Translated from the Russian by Christopher Mattison
Interactive poetry-complete with questions and answers (and a few prompts)-make up this collection from Gleb Shulpyakov. The collection is personal, as he tells you about himself immediately in the section "Flick": "I mean, I simply don't know where to begin, so I loiter, like a school boy hanging out after school...." In his poetic 'loitering', he throws out images and ideas and creates parallels you don't expect. Then, he teases you a bit by questioning what he just laid out.
In one sense, Shulpyakov is a painter, using words to create a vision (and even mentioning Vermeer so we get it right):
Evening, sorrowful as snow in a painting
(late Vermeer, unsigned and dated)
in an aged scrawl). A lamp in the middle
of the room. The ticking clock
is audible at snowfall's end.
Classics staring back from the shelf.
What can we add to this painting:
a hot flame in a Hollandish fireplace?
a pair of borzois on a bearskin rug?
ringlets? festoons? patchouli? pastels?
A map of a country on a stand?
A checkered floor in perspective?
By the end of these verses, he's went from creating the vision to questioning the stereotype of it. Small villages he describes seem quaint, yet then he mentions the statues of tyrants that lend a sense of foreboding to the image, and the quaintness implies hidden suffering. The quiet is less serene.
He creates another unforgettable image in the following poem, made poignant by the hints at passing time found among the words 'waves', 'fades', 'moths', 'silhouette', and 'end':
A white Viennese chair sets against the sea
and you--time fades in the landscape's
evening waves. Sculpted cheekbones in profile
and a child's sand-plastered shovel.
When you're here, red wine
flows for two, and the bitter wafts into salt air.
When you're here, everything's made right
as the sun eats away at the beach like moths.
Sunset over the sea! Tragedy's classic
moment. Silently gazing out to a point,
I see not you, but a color--and in it your
silhouette. And this point is not an end.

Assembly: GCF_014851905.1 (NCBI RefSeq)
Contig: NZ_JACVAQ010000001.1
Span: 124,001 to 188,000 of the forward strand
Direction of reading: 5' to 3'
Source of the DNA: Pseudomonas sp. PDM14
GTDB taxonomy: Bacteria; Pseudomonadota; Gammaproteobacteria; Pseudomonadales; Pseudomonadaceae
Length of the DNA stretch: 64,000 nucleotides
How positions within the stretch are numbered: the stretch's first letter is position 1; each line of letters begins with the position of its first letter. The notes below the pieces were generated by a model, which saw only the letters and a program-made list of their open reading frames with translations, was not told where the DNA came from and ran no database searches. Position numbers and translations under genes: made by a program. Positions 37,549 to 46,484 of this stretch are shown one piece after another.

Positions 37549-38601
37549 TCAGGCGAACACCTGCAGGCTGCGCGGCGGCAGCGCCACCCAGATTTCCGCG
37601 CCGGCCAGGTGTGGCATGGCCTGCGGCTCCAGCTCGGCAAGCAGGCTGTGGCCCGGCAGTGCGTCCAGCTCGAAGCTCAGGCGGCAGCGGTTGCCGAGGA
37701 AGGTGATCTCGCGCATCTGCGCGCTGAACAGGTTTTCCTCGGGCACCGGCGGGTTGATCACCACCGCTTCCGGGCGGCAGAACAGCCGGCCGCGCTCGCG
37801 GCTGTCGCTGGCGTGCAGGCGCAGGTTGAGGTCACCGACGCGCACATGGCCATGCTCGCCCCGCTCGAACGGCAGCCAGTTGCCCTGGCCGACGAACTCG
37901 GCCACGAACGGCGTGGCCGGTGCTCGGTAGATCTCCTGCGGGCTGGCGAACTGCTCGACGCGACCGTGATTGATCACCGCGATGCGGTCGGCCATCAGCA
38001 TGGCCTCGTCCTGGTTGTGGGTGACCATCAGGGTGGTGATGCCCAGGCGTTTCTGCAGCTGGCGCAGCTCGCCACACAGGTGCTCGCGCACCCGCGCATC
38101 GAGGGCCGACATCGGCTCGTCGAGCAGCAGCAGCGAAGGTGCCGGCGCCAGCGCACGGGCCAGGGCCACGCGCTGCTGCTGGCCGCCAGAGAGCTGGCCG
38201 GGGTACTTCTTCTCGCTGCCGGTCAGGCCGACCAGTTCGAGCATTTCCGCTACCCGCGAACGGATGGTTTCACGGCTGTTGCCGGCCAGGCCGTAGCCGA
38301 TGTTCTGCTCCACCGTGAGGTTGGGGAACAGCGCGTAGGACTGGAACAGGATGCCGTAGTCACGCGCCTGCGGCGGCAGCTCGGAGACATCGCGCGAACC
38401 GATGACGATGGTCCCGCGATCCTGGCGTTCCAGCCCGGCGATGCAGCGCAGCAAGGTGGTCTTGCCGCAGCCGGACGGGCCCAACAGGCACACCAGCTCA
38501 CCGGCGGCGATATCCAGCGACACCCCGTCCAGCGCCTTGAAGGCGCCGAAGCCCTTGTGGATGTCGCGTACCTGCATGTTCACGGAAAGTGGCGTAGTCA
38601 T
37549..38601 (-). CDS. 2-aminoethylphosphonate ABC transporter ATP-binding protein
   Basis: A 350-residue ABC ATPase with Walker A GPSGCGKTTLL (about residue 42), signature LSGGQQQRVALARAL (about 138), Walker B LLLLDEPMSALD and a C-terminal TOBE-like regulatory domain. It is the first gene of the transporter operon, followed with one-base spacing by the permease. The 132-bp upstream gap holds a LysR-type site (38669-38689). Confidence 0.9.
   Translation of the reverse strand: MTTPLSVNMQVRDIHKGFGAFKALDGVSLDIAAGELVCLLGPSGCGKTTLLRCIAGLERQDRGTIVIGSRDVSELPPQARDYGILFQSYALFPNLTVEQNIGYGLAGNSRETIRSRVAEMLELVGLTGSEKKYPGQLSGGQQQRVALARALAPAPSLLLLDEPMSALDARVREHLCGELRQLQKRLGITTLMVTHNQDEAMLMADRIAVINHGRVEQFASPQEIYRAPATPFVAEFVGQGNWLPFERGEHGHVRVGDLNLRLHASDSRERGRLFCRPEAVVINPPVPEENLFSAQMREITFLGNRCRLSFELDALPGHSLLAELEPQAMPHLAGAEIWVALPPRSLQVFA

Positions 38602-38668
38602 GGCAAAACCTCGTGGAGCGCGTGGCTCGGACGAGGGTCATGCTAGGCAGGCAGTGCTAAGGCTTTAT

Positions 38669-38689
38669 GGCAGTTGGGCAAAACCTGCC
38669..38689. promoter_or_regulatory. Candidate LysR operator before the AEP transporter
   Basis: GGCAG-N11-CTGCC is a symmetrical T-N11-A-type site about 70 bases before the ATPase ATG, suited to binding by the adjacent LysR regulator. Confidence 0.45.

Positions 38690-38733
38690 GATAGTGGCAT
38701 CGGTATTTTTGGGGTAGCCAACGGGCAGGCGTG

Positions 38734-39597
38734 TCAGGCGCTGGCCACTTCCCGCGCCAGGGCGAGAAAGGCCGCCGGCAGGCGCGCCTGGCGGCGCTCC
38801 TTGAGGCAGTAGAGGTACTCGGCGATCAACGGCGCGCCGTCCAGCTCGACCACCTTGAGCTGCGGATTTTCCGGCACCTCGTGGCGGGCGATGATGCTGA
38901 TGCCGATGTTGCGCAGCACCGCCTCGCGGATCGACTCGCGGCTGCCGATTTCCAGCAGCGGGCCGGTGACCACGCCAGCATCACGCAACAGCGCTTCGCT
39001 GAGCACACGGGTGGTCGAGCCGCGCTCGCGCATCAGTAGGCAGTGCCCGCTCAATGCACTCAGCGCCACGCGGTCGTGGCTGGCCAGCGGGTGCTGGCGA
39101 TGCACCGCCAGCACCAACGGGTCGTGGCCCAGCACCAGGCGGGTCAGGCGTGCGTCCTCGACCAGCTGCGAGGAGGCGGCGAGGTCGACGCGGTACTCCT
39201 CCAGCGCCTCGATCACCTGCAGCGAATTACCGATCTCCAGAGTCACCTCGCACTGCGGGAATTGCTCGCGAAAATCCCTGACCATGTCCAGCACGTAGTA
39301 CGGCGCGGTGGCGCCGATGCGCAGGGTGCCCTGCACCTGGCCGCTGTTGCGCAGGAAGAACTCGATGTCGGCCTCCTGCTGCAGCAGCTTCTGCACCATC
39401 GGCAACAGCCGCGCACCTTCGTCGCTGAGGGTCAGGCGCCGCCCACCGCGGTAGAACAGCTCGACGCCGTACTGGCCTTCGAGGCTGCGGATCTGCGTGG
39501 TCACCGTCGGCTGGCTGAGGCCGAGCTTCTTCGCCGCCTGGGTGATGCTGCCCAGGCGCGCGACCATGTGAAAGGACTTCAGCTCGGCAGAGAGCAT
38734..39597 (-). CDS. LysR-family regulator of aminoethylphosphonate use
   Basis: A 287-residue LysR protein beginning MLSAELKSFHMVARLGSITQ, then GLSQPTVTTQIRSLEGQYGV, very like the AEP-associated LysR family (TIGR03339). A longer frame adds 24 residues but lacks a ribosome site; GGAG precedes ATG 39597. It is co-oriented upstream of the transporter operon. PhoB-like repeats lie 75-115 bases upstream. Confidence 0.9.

The poet writes to the reader, not necessarily for the reader. The sense of conversation is intense at times, even when it is often humorous. He mentions names from art, history, and politics, and assumes you know what he means (more than a few I didn't....thank you Google!).
That summer at the dacha I wrote a play...
Something from the classical genre: love and the seaside.
And a pistol must be feared near the finale.
Each day, after flipping through more journals,
I headed up into the garret.
I opened my laptop and all the heroes
poured out at will: babbling and dashing around.
You know what it's like to write a play?
You give them words and they create a ruckus--
quarreling with each other
barely enough time to keep track of them all!
I tripped over my words in reading this, I thought he meant that the pistol must be fired...as in Chekhov's gun rule, which states that if a pistol or rifle appears early on in a story, it must be fired or the audience is left uncertain. It's a form of foreshadowing called repetitive designation, and given that Chekhov and Shulpyakov are both Russian, I thought immediately of the connection. But this wording, 'feared' instead of 'fired', gives another dimension. Feared can mean revered or venerated (besides dreaded), so perhaps this is a nod to the violence of Russia's past and how necessary it seems in literature to add the conflict of violence to make a plot work.
The bilingual edition is lovely to look at...I only wish I could read the Cyrillic alphabet and hear it as Shulpyakov wrote it!
Special thanks to Canarium Books for the Advance Review Copy.